@ Grace – can’t wait to see your video!
    @ Robin – Sad to say that I had found a few that didn’t fly quick enough. One day I will have to blog the story on how the Hermit Thrush got its song! Old Indian Legend.
    @ Marg – I feel soo bad for the phoebes! I saw your blog posting for your first bird banded! Glad to see you got the blog working again.

    7 April 2007 at 9:05 pm

  9. Seeing that phoebe feeding on the ground just breaks my heart.


    Loved yesterday’s pics of the swallows. Seeing them all bunched up together makes me smile.

    Hope they’re doing okay and warmer weather is ahead.

    7 April 2007 at 9:24 pm

  10. You are really on a roll, Tom. The swallows yesterday and now a myriad of birds, most of them I’ve never seen. It must be hard on them… Like Laura said, a Phoebe is too sweet to hang out on the roadside… Sigh. This MUST be the last cold front. We are way below freezing here, too. The birds are frantic. Also, I’m glad to know I’m not the only one out there taking photos from my driver seat :o)

    7 April 2007 at 11:16 pm

  11. I wish I had a breeding colony of flies and spiders for my little buddies scrounging out there.
    Great pictures today Mon@rch!

    8 April 2007 at 12:28 am

  12. We didn’t get the snow – just the cold! I’m jealous of the Am. Pipit…I haven’t seen one yet in the US 😦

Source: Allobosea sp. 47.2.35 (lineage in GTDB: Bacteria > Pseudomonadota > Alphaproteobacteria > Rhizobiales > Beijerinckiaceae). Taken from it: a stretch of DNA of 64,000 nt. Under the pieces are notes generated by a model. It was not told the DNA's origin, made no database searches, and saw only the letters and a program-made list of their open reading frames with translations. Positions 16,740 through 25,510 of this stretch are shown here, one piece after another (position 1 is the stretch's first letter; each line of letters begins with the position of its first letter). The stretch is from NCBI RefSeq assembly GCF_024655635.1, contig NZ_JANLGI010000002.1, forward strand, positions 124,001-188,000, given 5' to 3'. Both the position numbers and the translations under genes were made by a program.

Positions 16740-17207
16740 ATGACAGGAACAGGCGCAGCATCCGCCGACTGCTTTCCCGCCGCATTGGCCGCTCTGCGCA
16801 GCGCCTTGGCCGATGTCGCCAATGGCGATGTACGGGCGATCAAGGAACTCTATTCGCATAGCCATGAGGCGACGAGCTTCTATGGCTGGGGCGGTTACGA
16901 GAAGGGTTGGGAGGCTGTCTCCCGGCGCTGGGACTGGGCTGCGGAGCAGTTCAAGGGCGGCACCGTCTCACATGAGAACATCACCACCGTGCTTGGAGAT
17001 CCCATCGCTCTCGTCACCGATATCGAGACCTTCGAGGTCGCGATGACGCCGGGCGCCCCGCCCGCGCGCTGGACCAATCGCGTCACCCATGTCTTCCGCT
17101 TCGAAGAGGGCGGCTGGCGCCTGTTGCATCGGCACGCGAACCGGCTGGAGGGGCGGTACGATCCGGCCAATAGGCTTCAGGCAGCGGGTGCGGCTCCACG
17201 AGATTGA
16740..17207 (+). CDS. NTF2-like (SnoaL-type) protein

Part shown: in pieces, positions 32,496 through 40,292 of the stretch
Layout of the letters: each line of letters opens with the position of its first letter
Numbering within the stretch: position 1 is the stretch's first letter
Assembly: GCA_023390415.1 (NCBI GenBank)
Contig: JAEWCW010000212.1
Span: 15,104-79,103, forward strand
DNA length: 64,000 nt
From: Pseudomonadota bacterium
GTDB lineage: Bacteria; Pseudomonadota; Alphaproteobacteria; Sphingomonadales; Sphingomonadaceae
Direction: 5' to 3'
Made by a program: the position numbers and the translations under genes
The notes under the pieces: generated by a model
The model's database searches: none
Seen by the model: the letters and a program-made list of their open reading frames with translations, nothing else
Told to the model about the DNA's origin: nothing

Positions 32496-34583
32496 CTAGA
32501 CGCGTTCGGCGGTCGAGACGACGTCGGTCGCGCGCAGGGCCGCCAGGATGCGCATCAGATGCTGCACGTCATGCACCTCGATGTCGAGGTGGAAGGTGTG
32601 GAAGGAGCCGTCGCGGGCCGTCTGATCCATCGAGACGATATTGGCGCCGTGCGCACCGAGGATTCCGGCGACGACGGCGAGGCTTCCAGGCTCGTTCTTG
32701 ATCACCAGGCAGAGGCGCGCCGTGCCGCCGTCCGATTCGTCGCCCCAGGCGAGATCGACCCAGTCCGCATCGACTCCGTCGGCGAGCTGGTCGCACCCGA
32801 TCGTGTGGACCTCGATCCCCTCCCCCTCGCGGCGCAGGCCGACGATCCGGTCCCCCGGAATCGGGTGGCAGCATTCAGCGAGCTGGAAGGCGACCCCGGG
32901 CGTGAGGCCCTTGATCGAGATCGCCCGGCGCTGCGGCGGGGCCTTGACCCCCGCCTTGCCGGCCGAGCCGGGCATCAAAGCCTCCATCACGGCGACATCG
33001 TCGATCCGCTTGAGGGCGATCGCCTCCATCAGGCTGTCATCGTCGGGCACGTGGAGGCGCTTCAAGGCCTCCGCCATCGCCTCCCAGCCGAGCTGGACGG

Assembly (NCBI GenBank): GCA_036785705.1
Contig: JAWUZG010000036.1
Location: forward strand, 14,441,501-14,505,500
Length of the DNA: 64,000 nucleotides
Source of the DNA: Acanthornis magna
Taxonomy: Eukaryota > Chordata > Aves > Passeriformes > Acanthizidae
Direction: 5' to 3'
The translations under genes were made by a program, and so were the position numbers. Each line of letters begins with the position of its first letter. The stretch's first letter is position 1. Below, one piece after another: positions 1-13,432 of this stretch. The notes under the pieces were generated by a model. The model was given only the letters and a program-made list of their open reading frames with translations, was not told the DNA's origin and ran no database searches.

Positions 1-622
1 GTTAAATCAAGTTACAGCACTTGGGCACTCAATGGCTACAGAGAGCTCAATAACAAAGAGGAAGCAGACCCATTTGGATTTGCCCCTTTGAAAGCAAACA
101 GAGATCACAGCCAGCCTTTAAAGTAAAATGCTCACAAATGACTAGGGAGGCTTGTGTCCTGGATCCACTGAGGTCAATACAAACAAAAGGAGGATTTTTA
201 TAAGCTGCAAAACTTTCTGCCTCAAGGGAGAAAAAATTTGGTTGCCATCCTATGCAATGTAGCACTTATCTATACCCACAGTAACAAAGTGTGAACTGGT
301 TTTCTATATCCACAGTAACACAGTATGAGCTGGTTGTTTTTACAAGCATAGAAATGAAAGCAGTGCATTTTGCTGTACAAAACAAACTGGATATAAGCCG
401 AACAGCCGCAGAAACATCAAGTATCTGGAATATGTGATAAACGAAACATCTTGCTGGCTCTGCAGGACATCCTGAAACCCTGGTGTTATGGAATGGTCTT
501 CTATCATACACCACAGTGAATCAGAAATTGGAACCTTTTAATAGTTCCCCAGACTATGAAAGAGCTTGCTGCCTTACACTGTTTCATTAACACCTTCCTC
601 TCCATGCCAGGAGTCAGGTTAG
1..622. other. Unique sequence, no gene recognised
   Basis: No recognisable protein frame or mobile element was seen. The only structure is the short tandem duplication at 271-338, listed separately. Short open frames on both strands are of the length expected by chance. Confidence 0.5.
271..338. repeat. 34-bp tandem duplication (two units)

I saw one Savannah Sparrow yesterday too, along with dozens of Hermit Thrushes and several E. Phoebe’s. My feeders were very busy yesterday with the cold – at one time a flock of 30+ Red-winged Blackbirds, Brown-headed Cowbirds and Common Grackles descended on the feeders scaring the Dark-eyed Junco’s and Mourning Doves.

    Happy Easter & Good birding!

    8 April 2007 at 7:59 am

  13. @ Laura – I hope they are doing good also! Thanks for your kind words on the Swallow pictures!
    @ Mary – car photography is the less disturbing to the birds! Great way of birding also!
    @ Susan – I would be happy with just the mealworms! LOL Thanks
    @ Matt – With this storm they have really started popping up everywhere recently! We don’t’ see them every year but they are fun birds! Sounds like a great day at your feeder! Happy Easter to yourself.

    8 April 2007 at 11:02 am

  14. Great passerine shots! I only recently saw my first Hermit Thrush – what cuties. Love the WT Sparrow shot, especially.

    9 April 2007 at 12:16 pm

  15. Thanks Adam! The Hermit Thrushs are regular’s in our forest! Thanks!

    10 April 2007 at 8:47 am

  16. Very cool that you got to see a pipit – that would still be a lifer for me! It’s interesting what you can see when you stop to take a look among the ‘common’ birds in your travels.

    Unfortunately, I think I do the opposite too often – see ‘cool birds’ that turn out to be more common ones.

    10 April 2007 at 4:50 pm

  17. Marty, they are fun birds and do run into them from time to time! Then again, isn’t that the rule of birding?

    12 April 2007 at 9:40 am